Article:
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Smiling and having a sense of humor as signs of holiness

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Dwight G.

At the end of the new feature-length documentary "Pope Francis: A Man of His Word," still playing at local movie theaters, the Pope encourages us to smile and have a good sense of humor. His various solemn pronouncements have usually been named with some variant of joy: from the "Joy of the Gospel" to the "Joy of Love." Indeed, his recent Apostolic Exhortation on the Call to Holiness in Today's World is aptly entitled "Rejoice and Be Glad," which repeats the idea of being happy, really happy, as a response to the good news of Jesus Christ, a bit like the Magi who, as St. Matthew tells us, "rejoiced with exceedingly great joy," when they rediscovered the star that led them to Bethlehem.

Not surprisingly, there is a section of Pope Francis' missive captioned "Joy and a Sense of Humor," where he expands on this idea. "Far from being timid, morose, acerbic or melancholy, or putting on a dreary face, the saints are joyful and full of good humor." He mentions as examples of this St. Thomas More, St. Vincent de Paul, and St. Philip Neri, whose memorial we celebrated last week, on May 26. St. Philip, known as the Apostle of Rome, was a 16th-century secular priest known for his cheerfulness and jests. As Ponelle and Bordet note in their biographical "St. Philip Neri and the Roman Society of His Times," "There can be no doubt that (his extraordinary state of joy) is something more than natural gaiety of character, outbursts of humor, or vivacity and high spirits. It is something supernatural, and all the witnesses are struck by the radiance and exultation which the presence of the Spirit produced in Philip. We are told again and again that he was always joyful, even in his illnesses." One of his maxims was "To preserve our cheerfulness amid sicknesses and troubles, is a sign of a right and good spirit."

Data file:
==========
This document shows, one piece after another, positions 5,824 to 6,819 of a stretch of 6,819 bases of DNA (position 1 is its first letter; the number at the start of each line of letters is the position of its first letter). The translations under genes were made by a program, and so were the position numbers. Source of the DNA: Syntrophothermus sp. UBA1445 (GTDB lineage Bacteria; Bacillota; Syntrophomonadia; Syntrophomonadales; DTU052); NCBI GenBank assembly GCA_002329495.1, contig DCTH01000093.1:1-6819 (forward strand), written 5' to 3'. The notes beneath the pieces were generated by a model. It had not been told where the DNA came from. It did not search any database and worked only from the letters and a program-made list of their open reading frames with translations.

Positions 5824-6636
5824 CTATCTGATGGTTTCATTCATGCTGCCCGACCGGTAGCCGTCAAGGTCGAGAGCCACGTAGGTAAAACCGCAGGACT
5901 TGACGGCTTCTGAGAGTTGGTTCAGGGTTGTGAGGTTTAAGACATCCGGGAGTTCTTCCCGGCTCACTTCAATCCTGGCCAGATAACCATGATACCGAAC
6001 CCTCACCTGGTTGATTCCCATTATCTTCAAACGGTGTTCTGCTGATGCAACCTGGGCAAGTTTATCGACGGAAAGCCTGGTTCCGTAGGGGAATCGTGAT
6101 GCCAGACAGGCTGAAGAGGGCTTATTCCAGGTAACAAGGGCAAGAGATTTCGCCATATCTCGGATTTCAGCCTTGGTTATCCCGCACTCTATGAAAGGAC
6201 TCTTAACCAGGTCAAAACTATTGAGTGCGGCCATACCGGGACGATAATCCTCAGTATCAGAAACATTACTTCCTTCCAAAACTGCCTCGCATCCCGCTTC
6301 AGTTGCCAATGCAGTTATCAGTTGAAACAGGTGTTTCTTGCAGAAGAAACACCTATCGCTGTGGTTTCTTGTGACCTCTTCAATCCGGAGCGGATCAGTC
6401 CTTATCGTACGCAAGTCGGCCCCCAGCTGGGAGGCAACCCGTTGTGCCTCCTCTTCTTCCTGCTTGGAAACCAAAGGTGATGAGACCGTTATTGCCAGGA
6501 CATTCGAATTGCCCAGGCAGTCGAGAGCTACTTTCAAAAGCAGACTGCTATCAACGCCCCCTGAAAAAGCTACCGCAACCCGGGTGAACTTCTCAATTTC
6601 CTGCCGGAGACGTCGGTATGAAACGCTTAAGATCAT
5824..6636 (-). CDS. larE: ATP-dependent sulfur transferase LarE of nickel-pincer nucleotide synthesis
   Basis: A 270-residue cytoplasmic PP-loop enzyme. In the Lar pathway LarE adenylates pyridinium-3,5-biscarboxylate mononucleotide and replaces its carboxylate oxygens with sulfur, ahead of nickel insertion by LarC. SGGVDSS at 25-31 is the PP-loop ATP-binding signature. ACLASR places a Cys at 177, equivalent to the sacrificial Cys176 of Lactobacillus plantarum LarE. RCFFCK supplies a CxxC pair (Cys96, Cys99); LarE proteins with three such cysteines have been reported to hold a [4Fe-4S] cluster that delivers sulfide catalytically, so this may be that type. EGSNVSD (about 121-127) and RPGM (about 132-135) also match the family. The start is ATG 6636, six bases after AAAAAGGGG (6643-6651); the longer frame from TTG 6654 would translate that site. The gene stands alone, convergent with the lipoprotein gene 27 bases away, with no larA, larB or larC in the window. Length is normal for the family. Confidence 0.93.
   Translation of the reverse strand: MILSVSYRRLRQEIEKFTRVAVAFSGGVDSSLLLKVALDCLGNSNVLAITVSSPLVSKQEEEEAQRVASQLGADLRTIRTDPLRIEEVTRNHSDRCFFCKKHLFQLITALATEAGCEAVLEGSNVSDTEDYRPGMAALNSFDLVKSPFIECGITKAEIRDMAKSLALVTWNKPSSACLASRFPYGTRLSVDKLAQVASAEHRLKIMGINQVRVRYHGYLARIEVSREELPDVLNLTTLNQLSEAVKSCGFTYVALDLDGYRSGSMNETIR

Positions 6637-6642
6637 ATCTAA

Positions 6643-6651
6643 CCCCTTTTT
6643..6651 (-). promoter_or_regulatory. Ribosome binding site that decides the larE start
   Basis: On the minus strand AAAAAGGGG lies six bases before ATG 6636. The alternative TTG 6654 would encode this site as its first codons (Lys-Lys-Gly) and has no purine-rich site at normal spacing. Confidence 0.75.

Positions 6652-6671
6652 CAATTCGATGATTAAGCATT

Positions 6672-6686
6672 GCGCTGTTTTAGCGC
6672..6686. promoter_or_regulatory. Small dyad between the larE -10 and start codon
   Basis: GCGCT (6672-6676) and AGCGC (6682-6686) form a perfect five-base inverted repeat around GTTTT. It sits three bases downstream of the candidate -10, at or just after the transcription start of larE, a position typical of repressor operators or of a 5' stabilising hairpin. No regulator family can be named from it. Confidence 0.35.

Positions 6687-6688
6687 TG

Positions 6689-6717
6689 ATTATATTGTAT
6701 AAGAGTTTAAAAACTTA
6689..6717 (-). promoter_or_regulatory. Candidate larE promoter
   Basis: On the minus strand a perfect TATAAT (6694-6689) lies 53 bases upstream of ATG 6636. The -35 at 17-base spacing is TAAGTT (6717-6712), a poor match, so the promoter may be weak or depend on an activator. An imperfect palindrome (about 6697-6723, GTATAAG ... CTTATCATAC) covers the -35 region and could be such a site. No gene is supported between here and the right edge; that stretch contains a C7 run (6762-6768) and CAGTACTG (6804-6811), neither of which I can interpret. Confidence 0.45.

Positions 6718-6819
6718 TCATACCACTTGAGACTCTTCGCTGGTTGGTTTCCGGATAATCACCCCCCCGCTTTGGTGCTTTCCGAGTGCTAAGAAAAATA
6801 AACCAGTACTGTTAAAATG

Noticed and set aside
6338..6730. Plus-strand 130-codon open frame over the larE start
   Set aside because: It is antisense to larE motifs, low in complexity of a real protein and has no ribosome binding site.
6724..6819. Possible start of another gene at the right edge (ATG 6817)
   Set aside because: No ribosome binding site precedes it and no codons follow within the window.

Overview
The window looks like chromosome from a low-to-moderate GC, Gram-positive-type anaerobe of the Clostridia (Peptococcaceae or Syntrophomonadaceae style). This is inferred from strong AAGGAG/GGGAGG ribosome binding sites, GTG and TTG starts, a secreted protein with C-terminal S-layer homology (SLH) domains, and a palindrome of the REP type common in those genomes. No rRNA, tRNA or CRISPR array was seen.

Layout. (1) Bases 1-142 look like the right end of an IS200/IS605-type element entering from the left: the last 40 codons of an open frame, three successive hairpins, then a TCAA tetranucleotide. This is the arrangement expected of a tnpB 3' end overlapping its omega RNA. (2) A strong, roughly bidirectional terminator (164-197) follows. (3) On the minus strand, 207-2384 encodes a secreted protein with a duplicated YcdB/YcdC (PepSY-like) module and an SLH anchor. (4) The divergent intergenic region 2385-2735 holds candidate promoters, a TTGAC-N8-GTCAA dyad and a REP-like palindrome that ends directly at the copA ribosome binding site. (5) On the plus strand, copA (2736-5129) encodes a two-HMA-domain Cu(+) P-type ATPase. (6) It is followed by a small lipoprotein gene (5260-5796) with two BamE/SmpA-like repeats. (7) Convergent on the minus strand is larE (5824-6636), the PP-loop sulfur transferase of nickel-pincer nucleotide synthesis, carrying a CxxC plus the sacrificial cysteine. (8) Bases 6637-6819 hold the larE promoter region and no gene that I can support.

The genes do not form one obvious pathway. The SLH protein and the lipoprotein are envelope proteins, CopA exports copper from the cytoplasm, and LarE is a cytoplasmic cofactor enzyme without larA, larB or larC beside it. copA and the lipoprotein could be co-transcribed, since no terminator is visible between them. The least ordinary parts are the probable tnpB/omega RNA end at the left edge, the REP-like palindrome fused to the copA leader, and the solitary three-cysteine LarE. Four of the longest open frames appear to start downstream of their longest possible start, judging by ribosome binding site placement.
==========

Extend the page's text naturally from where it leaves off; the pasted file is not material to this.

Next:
St. Thomas More, English Catholic lawyer and martyr, died with a jest on his lips. He told his executioner on the way to the chopping block: "See me safe up; for in coming down, I can shift for myself." Pope Francis quotes from a prayer attributed, though apparently erroneously, to St. Thomas: "Grant me, O Lord, good digestion, and also something to digest. Grant me a healthy body, and the necessary good humor to maintain it... Grant me, O Lord, a good sense of humor. Allow me the grace to be able to take a joke and to discover in life a bit of joy, and to be able to share it with others."

In their good sense of humor, St. Philip Neri and St. Thomas More remind me of my spiritual father in Opus Dei, St. Josemaria Escriva, who was canonized in 2002 and said that when he founded Opus Dei in 1928, he only had "twenty-six years of age, the grace of God, and a good sense of humor." There is an amusing story from his life posted on the internet in an article by Andrew Soanne: "There was an occasion when St. Josemaria and some priests were in a car being driven erratically around Madrid by an inexperienced driver called Caesar. The passengers were petrified, especially when the car swerved off the road, travelled along the pavement for a few yards and finally collided with a lamp post. In the silent tension that followed there came from St. Josemaria's lips: 'Ave, Caesar, morituri te salutant!' (the gladiators' greeting to the Roman emperor: 'Hail, Caesar, we who are about to die salute you.') And the fear and the tension vanished."

Pope Francis comments, "Hard times may come when the cross casts its shadow, yet nothing can destroy the supernatural joy that adapts and changes, but always endures, even as a flicker of light born of our personal certainty that, when everything is said and done, we are infinitely loved."

- Dwight G. Duncan is professor at UMass School of Law Dartmouth. He holds degrees in both civil and canon law.

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